Books

The Best Books of 2017

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The Best Books of 2017

Once again I’m running into the problem that readers love to have: too many fantastic books from last year to fit into a short top-three list. Click the jump for a list of the ten best (and by “best” I mean “favorite”) from 2017.

 

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Review: Twin Peaks – The Final Dossier

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Review: Twin Peaks – The Final Dossier

We still have time for one more book review before the end of the year. And what a strange year 2017 has been. Careers in DC and Hollywood have been wiped out (by bad behavior that, let’s face it, really should have been dealt with a long time ago), the political world has been a straight up circus, there’s an object in space that scientists thought might possibly be a sign of extra-terrestrial life, and did you see how the last Oscars ceremony ended?

So what the heck, let’s embrace the weirdness and pick for our last book review of the year something from the strangest show of the year: Twin Peaks. The Final Dossier by Mark Frost may not resolve all my feelings of “WHAT THE ABSOLUTE HELL, LYNCH?” that the ending of Season 3 left me with, but it gives the reader a lot more info. It also answers quite a few questions about how the characters ended up where they were when the season started, with a tiny taste of what happened next.

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Review: The Princess Diarist (audio book)

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Review: The Princess Diarist (audio book)

“If anyone reads this when I have passed to the big bad beyond I shall be posthumorously embarrassed. I shall spend my entire afterlife blushing.”

It’s almost Christmas, so do you need to find a last-minute gift for that hard-to-shop-for friend? It’s also been almost a year since we lost Carrie Fisher; don’t you think now seems like a good time for more stories of life in- and adjacent-to-Hollywood by the galaxy’s most famous princess? And best of all there’s a brand-new Star Wars movie out right now, and wouldn’t you like to hear more about the filming of the movie that started it all?

If the answer to these questions is yes then you really need to pick up a copy of Carrie Fisher’s final book, The Princess Diarist. Inspired by (and including) newly-found journal entries that Fisher made while filming Star Wars: A New Hope, the book is a close look at the mindset of a 19-year-old who’s in the middle of her first successful acting gig, while having an affair with a handsome older actor who just happened to be her character’s love-interest for the next four decades.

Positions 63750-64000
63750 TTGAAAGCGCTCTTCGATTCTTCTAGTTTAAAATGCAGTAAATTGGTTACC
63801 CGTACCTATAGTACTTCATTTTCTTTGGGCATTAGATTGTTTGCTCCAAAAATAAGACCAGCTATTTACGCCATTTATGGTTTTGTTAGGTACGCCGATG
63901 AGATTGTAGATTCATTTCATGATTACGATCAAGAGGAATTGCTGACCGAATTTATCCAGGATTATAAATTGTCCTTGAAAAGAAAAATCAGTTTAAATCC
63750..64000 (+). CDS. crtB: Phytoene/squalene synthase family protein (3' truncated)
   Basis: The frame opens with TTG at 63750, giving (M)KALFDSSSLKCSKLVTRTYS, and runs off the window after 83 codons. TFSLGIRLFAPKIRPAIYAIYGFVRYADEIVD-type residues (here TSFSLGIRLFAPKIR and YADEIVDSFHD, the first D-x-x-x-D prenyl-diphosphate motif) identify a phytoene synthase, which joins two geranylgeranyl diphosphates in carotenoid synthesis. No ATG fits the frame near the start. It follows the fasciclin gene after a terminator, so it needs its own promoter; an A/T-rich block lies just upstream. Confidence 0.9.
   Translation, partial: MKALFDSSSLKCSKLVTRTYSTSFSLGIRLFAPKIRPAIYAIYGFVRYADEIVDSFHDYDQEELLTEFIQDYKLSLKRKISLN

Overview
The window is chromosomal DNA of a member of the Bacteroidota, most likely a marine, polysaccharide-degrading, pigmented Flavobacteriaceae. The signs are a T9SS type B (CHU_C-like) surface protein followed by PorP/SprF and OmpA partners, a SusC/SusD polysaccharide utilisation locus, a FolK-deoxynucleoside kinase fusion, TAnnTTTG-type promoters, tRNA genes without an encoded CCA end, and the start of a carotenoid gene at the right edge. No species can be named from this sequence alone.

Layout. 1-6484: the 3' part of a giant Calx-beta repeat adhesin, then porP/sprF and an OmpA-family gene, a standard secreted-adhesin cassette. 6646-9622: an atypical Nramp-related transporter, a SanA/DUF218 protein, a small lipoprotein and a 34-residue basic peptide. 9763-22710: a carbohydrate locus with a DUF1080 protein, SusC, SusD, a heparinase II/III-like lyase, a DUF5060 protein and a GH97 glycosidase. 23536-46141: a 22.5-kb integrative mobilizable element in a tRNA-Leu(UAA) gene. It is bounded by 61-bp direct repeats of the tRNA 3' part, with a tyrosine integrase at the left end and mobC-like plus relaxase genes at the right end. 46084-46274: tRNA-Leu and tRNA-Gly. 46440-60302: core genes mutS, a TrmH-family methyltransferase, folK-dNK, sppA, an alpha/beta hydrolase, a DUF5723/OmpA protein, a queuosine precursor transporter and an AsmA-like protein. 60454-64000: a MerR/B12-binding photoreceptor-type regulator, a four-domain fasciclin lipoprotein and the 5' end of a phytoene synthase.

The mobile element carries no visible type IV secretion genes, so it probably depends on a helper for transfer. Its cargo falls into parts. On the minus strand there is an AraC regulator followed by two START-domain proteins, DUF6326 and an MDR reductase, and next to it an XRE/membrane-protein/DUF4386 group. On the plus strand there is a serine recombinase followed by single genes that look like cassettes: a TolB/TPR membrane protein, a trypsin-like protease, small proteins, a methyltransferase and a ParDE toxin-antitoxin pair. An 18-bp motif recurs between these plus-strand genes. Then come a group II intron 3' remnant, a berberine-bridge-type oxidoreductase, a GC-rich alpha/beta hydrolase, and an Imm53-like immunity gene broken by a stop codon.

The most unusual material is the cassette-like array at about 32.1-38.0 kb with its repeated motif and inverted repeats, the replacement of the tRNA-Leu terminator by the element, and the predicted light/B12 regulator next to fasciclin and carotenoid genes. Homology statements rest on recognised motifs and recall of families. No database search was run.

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Review: Star Wars Aftermath – Empire’s End

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Review: Star Wars Aftermath – Empire’s End

“The Rebellion was easy, Lando. Governing’s harder.”

The Empire takes its last stand on the planet of Jakku in the final book of Chuck Wendig’s Aftermath trilogy. And while this trilogy has been less “journey to The Force Awakens” and more “what happened right after Return of the Jedi,” we get a tiny glimpse of the start of the First Order in a tale of old favorites, new favorites that I hope we’ll see more of, the birth of the New Republic and the last gasp of a foe that’s dangerous even when it’s dying.

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Review: Clockwork Boys (Clocktaur War Book 1)

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Review: Clockwork Boys (Clocktaur War Book 1)

Convicted criminal Slate knows she’s not the first choice to lead an expedition into enemy territory. Heck, she’s not even the second. No one else has managed to find any useful information on the rampaging Clockwork Boys though, so she and a smart-aleck assassin, a failed paladin, and a misogynistic scholar have been press-ganged into infiltrating a neighboring city to find something, anything, that will save the Dowager’s City from the invading army.

It’s an act of pure desperation on the Dowager’s part, but Slate is hopeful for her little band….she’s actually hoping they’ll all manage to kill each other and save everyone else the trouble.

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Review: Troll Bridge

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Review: Troll Bridge

“I’m a troll,” he said. Then he paused, and added, more or less as an afterthought, “Fol rol de ol rol.”

Thanksgiving is over, so it’s officially time to start shopping for Christmas presents! (Unless you’re one of those highly organized people who got their Christmas shopping done before October, in which case I DON’T WANT TO HEAR ABOUT IT.)